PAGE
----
Criminology Prof. James Alan Fox appeals for smarter, responsible media coverage of mass shooters

Chicago
By Chicago 7 Min Read

Media coverage of crime tends to have a strong element of voyeurism and sensationalism. The incentives are structured that way: attracting more eyeballs means more money, so that leads to questionable coverage. Whether it’s the Rolling Stone cover photo of one of the Boston bombers or the extensive coverage of the photogenic Ted Bundy, the behavior of the media has had this tendency forever.

The Second Amendment community has long contended that there is a copycat phenomenon to public mass shootings, and there’s some evidence that assailants want notoriety and are keeping track of each other’s sick “scoreboards.” That needs to change, not just to stop the media contagion, but also for the dignity of the victims. Northeastern University Professor James Alan Fox published an op-ed in USA Today (archived links) appealing for better media coverage:

Jacksonville shooting has already faded from memory. Victims deserve better from the media.
I watched the marathon coverage and was disturbed by the representation of the assailant as a powerful individual armed with a deadly weapon, a hero for like-minded hatemongers.

Before being replaced on the front pages of newspapers by Hurricane Idalia, the fatal shooting of three Black residents of Jacksonville, Florida, by a 21-year-old white supremacist dominated the news cycle for days – and for good reason. Although the death toll was not as high as large-scale shootings that have shocked us this year, the apparent hate motivation made it particularly newsworthy given the political climate.

The blanket coverage included surveillance video of the gunman aiming his “AR-style” rifle at defenseless victims outside and inside the Dollar General store. […]

I watched the clips and was indeed disturbed, but not in the sense that underscored the alert. The video did not show any of the victims, much less how they were killed. What I found disturbing was the representation of the assailant as a powerful individual armed with a deadly weapon, a hero for like-minded hatemongers. […]

Unlike a simple headshot, images of the shooter in action (as in the Jacksonville rampage) or menacing poses created by the assailant (such a photo of the Virginia Tech gunman brandishing weapons that was printed above the fold on the front page of The New York Times) are gratuitous. […]

Unfortunately, the news media sometimes crosses the line from reporting to celebrity watch. For example, coverage of the man who killed 60 and injured hundreds more at a Las Vegas outdoor concert in 2017 included his favorite casino games, his passion for karaoke and even what he ate on the night of the shooting. Such superfluous details did not help us understand the gunman’s motivation but only humanized an undeserving individual. […]

Flying drones and camera phones have also provided dramatic sights and sounds for cable news channels to fill hours of marathon coverage of dreadful shootings.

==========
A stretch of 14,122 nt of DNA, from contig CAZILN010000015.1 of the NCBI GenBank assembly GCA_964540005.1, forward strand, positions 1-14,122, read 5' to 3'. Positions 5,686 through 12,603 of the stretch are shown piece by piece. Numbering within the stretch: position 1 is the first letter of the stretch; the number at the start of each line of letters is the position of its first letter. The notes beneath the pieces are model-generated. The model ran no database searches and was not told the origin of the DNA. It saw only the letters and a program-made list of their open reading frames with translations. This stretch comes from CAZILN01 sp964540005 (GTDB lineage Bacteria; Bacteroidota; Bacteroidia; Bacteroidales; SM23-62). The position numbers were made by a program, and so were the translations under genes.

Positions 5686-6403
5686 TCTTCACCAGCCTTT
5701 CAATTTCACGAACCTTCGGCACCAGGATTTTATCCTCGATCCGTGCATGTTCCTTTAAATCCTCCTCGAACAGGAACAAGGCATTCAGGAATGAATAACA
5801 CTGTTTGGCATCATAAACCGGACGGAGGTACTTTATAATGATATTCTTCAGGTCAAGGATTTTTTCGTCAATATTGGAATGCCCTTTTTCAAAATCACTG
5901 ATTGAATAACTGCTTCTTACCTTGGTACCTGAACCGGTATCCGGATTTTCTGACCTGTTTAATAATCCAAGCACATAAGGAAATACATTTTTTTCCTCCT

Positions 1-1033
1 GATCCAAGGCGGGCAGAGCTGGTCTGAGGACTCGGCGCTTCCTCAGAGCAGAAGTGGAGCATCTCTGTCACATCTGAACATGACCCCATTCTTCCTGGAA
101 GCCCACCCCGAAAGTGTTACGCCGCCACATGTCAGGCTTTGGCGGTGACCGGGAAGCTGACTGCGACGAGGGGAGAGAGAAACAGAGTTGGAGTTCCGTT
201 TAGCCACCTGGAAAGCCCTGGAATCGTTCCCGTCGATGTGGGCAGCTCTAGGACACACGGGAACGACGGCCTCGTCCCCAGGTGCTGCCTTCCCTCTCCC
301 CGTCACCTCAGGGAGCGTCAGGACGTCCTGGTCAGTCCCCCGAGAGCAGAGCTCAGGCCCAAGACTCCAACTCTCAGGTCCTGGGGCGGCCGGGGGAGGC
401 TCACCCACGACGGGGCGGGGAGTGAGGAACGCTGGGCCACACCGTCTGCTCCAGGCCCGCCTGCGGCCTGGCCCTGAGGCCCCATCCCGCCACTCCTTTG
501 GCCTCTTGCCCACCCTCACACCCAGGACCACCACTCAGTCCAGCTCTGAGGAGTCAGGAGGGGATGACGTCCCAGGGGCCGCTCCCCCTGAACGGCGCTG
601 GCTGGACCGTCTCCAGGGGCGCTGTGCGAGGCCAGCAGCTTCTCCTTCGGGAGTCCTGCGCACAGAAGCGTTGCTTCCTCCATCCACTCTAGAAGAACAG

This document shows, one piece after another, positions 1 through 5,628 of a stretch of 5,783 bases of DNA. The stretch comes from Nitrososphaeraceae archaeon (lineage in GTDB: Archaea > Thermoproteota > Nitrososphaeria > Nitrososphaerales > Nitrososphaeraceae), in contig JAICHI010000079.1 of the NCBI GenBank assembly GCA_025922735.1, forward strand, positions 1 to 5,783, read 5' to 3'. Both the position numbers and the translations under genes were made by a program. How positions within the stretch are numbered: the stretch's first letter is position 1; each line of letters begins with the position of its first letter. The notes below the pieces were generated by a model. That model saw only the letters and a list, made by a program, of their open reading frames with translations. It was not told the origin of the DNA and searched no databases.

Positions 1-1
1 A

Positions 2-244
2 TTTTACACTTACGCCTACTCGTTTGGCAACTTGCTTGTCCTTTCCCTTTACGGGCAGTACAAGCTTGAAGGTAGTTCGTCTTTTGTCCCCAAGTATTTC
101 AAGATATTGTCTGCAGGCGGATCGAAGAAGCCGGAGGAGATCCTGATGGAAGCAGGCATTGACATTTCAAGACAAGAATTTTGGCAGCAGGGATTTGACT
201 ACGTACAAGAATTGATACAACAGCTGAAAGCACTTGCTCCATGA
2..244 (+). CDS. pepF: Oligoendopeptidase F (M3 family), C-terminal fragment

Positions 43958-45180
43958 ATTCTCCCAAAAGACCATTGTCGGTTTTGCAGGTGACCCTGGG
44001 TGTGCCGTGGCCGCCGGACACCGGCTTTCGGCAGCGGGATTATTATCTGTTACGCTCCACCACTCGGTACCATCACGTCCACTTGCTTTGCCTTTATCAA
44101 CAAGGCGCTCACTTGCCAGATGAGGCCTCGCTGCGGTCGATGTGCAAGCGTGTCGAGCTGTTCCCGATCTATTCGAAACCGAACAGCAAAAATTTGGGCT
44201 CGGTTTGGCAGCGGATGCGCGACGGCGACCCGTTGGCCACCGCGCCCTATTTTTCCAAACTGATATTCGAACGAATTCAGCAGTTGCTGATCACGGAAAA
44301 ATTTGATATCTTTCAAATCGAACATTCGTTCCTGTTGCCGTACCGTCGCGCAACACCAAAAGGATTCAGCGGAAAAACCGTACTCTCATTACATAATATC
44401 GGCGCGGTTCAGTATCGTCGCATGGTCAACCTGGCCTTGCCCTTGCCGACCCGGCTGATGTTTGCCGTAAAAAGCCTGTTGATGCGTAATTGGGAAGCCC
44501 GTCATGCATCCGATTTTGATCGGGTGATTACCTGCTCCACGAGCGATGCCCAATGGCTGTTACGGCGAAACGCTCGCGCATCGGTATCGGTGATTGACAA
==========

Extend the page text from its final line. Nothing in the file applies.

I agree with Prof. Fox that coverage is over the top. Once you’ve grabbed viewers’ attention with the horror, throw in an ad here and there, and voila! you just made hay while the sun shone.

Besides the revenue, there is a political agenda behind the coverage as well. The media absolutely wants gun control. You can see their bias in just about every article, in how they parrot loaded false phrases like “assault weapon,” manipulate statistics into a single “gun deaths” number, and quote gun control groups as if they’re dispassionate observers and purveyors of truth. There’s also overt political coverage like what we saw on the front page of The Daily Tar Heel in the aftermath of the murder of a professor, or if you want to dial the clock back a few years, the obnoxious CNN “Town Hall” after Parkland.

There are some parts of Prof. Fox’s op-ed that I’m ambivalent about. While there is value in knowing the identity of the assailant, the headshot is questionable and so is the motivation, because I tend to think of those as fuel for copycats with their stupid grievances. For the gun rights side, it is valuable to know about the weaponry because it helps us rebut demands for more gun control, but I’m still hesitant about releasing too much information for copycats.

Prof. Fox thinks that “manifestos” shouldn’t be publicized for a good reason:

It has become common for killers, both the political and pathological, to post online an explanation for their planned acts of violence. They want us to know that there was a bonafide reason for murder – by their way of thinking, it is justifiable homicide. They do not wish to be remembered as just some nut who killed innocent strangers for no good reason.

Recently, I pointed out how TN Gov. Bill Lee was looking to pass gun control legislation without understanding the motive which was buried in the assailant’s writings. I stand by that because I see it as completely hypocritical that every white supremacist’s ramblings are quickly released, but the Covenant School attacker’s was intentionally buried.

The media changed how it covered suicide a long time ago and it’s time they adopt similar guidelines for mass shootings as well.

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